Winter Camping in Subarctic Temperatures: you can do this!
By Stephanie Woltman
While winter temperatures of -30 degrees Celsius (-22 degrees Fahrenheit for all of the Americana out there) and camping don’t regularly fall within the same sentence, this past February I wanted to challenge myself to experience this.
And what better time than a birthday where I would be transitioning into a new decade. My 30th birthday fell at the beginning of February and while my friends and I usually opt for a celebration at the cabin, I wanted to do things a little differently this year by experiencing winter camping in subarctic temperatures on a frozen lake.
My partner, Erik, and I have gone winter camping in the past but did so in the month of March when temperatures were warming and the snow around us was beginning to melt. Easily accessible public land for camping is rare in Manitoba, with it usually requiring a long hike or paddle into a campsite. I began to research some locations to find areas where parking was ample and located close to the lake shore, as camping on our frozen lakes is legally allowed. I ended up settling on Lake Manitoba which is the 14th largest lake across Canada and often looks like an expansive ocean on a warm summer day. However, in the winter, the lake is dotted with trucks, ice fishing huts, and bonfires to keep anglers warm, and the winds can be frostbite-inducing cold. The main problem with my plan was the fact that we only had access to one sleeping bag rated for winter conditions. I hopped online to see if any of my local gear stores were renting gear like this, only to find access to very basic camping supplies. Beyond that, borrowing winter camping gear from friends or acquaintances was also slim to none – as there is a very small group of Manitobans doing this type of activity, let alone in my circle of friends.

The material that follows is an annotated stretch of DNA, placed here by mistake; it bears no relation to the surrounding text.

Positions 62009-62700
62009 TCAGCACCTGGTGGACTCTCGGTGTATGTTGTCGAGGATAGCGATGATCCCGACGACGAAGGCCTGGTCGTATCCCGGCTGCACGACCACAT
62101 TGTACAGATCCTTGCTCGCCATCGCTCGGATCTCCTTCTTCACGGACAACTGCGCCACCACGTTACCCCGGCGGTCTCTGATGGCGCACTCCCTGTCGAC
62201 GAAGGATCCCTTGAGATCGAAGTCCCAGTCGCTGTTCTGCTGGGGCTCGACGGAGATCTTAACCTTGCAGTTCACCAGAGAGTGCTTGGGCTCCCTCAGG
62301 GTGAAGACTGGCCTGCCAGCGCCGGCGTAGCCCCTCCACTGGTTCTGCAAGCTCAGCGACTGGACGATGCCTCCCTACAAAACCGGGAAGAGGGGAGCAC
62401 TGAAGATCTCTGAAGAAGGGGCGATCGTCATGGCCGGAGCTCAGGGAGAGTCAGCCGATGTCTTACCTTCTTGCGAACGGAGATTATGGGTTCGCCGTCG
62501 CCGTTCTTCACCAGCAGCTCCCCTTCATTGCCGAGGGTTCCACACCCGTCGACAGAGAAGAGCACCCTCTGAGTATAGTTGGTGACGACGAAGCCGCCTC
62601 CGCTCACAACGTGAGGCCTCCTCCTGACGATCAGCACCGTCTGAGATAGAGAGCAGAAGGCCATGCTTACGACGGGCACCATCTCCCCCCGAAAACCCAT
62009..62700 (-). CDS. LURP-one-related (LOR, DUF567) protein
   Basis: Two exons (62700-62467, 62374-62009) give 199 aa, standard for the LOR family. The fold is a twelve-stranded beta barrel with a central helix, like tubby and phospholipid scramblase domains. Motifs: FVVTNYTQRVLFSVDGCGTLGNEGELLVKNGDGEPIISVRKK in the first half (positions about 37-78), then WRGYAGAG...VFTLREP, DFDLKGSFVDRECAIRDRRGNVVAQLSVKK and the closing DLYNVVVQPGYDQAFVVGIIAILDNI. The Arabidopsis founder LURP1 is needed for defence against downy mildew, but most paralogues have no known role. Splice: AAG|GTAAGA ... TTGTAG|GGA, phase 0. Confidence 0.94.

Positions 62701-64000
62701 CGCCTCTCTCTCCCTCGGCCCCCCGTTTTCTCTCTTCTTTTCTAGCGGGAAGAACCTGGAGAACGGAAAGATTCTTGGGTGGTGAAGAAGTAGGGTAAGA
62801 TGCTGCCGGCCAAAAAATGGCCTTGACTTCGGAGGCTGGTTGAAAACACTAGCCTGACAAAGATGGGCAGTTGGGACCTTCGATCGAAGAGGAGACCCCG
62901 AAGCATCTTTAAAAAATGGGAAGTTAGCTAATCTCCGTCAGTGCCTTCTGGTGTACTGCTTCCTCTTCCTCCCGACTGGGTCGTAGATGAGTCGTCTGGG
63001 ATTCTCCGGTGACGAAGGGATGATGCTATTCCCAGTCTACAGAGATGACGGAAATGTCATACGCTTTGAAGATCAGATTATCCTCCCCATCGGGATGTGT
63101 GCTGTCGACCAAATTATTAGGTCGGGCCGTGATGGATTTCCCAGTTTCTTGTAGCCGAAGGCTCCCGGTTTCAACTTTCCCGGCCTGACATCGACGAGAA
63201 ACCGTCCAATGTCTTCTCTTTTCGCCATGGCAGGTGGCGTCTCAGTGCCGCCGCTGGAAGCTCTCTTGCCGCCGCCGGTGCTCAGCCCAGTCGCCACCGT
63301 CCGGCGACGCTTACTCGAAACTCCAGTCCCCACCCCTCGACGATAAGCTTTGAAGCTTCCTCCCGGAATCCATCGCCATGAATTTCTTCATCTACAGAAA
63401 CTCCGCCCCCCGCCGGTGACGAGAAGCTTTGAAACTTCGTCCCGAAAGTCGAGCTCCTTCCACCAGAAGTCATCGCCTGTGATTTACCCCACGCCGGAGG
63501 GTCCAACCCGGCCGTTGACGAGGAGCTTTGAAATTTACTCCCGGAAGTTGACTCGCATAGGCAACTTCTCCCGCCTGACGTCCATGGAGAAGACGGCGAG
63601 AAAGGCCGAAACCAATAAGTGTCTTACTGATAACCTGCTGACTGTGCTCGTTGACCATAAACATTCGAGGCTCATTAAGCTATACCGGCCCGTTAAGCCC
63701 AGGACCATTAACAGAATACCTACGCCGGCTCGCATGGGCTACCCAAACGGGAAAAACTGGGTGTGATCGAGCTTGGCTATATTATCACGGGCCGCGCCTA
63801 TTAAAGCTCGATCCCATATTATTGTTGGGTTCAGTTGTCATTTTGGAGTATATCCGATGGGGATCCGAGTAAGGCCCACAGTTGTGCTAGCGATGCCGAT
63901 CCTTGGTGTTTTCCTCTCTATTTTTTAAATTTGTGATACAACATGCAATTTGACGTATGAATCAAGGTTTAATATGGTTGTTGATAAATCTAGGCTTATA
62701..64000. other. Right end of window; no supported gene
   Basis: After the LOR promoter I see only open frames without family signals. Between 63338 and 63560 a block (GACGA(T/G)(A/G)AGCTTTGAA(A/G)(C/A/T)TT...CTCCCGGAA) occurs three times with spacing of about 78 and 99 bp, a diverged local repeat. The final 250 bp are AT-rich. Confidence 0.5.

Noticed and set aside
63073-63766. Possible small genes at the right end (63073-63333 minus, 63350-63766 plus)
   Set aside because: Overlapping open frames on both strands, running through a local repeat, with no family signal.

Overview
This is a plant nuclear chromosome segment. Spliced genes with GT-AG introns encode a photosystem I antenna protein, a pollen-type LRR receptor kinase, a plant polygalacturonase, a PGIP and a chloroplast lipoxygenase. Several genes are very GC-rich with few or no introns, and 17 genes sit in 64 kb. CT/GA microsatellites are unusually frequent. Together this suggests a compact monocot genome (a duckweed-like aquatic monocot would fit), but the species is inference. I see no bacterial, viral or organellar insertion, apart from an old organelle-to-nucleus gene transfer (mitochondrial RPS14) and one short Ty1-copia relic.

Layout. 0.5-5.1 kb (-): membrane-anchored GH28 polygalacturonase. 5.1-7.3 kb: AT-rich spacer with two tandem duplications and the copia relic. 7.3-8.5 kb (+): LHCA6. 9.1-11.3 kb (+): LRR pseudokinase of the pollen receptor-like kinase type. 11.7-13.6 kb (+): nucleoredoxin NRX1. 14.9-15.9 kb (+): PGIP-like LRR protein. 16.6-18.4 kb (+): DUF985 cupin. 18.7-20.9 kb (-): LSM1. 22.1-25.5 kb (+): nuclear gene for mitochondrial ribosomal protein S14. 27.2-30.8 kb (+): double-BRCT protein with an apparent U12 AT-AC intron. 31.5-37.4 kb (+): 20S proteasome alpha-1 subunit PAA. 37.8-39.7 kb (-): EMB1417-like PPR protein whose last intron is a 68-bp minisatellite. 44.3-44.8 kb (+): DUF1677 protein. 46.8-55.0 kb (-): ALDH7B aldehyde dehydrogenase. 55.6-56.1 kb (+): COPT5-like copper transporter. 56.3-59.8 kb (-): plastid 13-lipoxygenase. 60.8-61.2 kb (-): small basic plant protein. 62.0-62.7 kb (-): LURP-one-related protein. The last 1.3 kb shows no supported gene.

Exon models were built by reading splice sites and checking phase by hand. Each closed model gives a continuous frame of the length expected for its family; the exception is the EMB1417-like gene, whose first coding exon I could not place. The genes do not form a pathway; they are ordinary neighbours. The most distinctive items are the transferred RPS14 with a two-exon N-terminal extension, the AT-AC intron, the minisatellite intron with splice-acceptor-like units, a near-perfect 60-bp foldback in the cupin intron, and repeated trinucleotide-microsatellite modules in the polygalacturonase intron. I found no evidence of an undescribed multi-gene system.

As I was struggling to come up with a solution to this problem, I recalled coming across a company called Big Sky Outdoor Rentals on my Instagram feed a few weeks prior. Whether it was fate or merely good timing, I looked up their website and to my surprise, they carried and rented out a variety of winter camping gear, including Marmot CWM MemBrain sleeping bags and a Big Agnes Flying Diamond tent (really great products for winter camping in subarctic temperatures). In a few short days after placing my rental order I would be receiving some serious winter gear and be on my way to preparing for a winter camping trip.
Although the sleeping bags were rated to -40 degrees celsius/fahrenheit, we were hoping for weather a little warmer than that. On the morning of the trip we woke up to temperatures of -21 degrees Celsius (-5.8 degrees Fahrenheit). Not particularly balmy but potentially manageable. After picking up snacks along the way, we set off on our three hour drive to Lake Manitoba. When we arrived we jumped straight into action, hiking our gear out to our potential camp spot. I had mapped out where we had planned to go beforehand based on a past winter snowshoe in the area. The area that I chose was nestled within an outcrop of limestone cliffs along the shoreline of the lake. The area was somewhat sheltered for being located on a wide open lake and also looked really picturesque. Once we had our tent setup we began working away at building a fire. Our ample wood and paper supply was nothing for the cold temperatures, which did however rendered our lighters useless. Our compressed gas stove was also struggling to produce any fuel. So as the fleeting bits of winter light began to disappear behind the horizon, we decided it was time to crawl into bed – hungry and cold. Once we were wrapped inside the sleeping bags, and after a few moments of thawing out, we decided we had to eat some calories before going to sleep. Throwing back as many chocolate covered almonds as I could stomach, I decided to call it a day.